In its budget, the government significantly hiked the allocation of funds towards the MGNREGA rural jobs scheme, taking it to a record high. However, students remained critical of the move, stating that the increased allocation of funds is not commensurate with rising inflation.
“Honourable members would be happy to note that the budget provision of Rs38,500 crores under MGNREGA in 2016-17 has been increased to Rs48,000 crores in 2017-18.”
“Dear Mr. FM, there is something called the real value of money. These are just nominal numbers. With dal priced at Rs200 per kg, these numbers don’t amount to too much. And besides, with wage rate delays and non-payment of wages, these are just numbers for workers working under MGNREGA. The increase in funding for MGNREGA is not commensurate with the inflation rate in the country.”- Altaf Malik (JNU)
“It is pretty ironical that the incumbent party is increasing allocation in this scheme after proclaiming MGNREGA to be a memorial of the previous government’s mistakes. Leaving politics aside, the increased allocation should reach the beneficiaries transparently after the Jan Dhan Yojana. No middle men!” - Tanuj Arun Govil (ISB)
“This is a false claim, as the revised estimates for 2016-17 was Rs47,500 crore so in real terms there was a decrease in expenditure accounting for inflation.” – Sriharsha Vavilala (IIM-A)
“We propose to establish a National Testing Agency as an autonomous and self-sustained premier testing organisation to conduct all entrance examinations for higher education institutions. This would free CBSE, AICTE and other premier institutions from these administrative responsibilities so that they can focus more on academics.”
“This will be effective iff it works in sync with the existing framework. For eg. IITs wouldn’t want someone else to design entrance paper for them. NTA should be responsible only for conducting exams in the most efficient manner.” – Arpit Jain (IIM-A)
“This doesn’t help since it is likely to create a wider divide between outcomes (testing) and objectives (learning and curricula).” – Puneet Rustagi (ISB)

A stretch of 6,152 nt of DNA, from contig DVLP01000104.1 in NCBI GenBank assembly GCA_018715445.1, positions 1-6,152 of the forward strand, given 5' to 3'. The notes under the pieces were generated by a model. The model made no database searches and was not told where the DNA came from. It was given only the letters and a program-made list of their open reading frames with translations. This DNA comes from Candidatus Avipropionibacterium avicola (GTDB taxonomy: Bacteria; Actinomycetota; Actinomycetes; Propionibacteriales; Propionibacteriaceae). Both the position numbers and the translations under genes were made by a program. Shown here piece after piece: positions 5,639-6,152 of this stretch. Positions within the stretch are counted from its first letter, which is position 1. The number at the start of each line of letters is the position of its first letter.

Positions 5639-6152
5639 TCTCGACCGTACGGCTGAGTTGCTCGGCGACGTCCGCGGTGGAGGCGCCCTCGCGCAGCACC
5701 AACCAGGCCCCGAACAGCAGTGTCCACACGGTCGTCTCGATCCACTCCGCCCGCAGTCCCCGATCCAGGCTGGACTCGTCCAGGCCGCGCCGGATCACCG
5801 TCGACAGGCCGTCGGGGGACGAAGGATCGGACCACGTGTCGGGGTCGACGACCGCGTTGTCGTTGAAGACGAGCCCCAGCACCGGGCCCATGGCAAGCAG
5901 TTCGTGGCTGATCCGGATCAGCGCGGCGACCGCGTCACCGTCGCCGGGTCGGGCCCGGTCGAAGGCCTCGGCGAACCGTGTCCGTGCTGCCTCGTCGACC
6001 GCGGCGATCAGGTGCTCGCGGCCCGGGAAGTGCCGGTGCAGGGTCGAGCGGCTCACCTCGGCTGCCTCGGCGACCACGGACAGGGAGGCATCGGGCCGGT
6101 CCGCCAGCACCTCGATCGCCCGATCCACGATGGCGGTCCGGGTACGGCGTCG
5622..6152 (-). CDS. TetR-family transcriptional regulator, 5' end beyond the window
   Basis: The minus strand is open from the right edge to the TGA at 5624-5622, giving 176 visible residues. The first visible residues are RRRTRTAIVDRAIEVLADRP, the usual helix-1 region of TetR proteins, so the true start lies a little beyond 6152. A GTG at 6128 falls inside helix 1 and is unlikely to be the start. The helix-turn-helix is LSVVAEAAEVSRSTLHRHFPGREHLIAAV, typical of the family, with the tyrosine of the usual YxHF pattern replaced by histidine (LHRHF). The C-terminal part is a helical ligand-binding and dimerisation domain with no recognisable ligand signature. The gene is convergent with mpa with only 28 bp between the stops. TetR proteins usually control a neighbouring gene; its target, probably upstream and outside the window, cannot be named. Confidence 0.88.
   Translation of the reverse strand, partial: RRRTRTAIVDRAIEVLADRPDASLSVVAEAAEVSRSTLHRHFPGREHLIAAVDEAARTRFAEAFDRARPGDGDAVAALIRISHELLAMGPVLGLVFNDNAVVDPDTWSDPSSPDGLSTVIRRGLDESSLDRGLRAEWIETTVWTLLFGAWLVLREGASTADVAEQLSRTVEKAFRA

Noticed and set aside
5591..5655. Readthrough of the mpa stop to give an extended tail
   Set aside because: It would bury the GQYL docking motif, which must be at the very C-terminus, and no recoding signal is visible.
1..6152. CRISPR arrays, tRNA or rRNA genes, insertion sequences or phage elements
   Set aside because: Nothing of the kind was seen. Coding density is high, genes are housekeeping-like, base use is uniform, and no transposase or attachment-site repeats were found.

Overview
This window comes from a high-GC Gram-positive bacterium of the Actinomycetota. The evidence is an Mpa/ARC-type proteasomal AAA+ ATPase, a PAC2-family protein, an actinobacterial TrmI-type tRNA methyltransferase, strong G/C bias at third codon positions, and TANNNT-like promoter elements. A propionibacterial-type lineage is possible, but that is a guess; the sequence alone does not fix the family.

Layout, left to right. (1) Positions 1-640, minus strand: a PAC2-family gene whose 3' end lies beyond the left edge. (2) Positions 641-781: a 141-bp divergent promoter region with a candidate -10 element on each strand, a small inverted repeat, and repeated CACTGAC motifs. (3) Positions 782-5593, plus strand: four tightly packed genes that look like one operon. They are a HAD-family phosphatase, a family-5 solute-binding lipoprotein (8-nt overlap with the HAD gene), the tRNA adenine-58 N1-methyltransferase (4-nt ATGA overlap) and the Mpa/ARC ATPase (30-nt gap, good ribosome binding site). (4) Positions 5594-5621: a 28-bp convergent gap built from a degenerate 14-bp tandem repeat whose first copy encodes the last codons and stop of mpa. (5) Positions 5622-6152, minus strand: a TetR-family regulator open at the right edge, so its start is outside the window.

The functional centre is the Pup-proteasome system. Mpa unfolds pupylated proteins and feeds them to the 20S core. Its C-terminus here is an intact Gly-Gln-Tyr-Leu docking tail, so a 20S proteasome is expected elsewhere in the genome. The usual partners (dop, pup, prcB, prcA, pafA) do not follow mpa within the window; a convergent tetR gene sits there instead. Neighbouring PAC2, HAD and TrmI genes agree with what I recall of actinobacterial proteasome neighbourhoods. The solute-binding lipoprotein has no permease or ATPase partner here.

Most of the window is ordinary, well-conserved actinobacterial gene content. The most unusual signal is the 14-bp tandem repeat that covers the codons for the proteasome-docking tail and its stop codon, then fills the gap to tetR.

“We are well on our way to achieving 100% village electrification by 1st May 2018. An increased allocation of Rs4,814 crores has been proposed under the Deendayal Upadhyaya Gram Jyoti Yojana in 2017-18.”
“There is a difference between households and villages and that is something the government should focus on for this to be of merit. As per the governments’ definition, a village is deemed ‘electrified’ if basic infrastructure, such as a distribution transformer and distribution lines, has been set up in the inhabited locality, which seems like an incomplete measure of electrification. The households might still not get the benefits of electrification.” – Achyut Mohan Sharma (ISB)
“The electrification scenario is crucial, especially in light of many of the stated objectives in the budget. However, electrification does not lend itself to a reliable access to electricity. Indeed, the definition of electrification (http://www.ddugjy.in) itself is silent on reliability and continuous access. Many studies have shown that the state of actual reliable access of electricity in many areas is much lower than what has been claimed in government reports.” – Nazar Khalid (JNU)
“India’s tax to GDP ratio is very low, and the proportion of direct tax to indirect tax is not optimal from the view point of social justice.”
“The tax non-compliance seems far more than expected by anyone. Superb way of estimating the non-compliance scale. Finally, the policy-makers are leveraging data. Great to see it.” - Arpit Jain (IIM-A)
“FM rightly points out “We are largely a tax non-compliant society.” However, the changes announced by the FM do not seem to help to increase the direct tax collection and its coverage.” – Manish Kumar (JNU)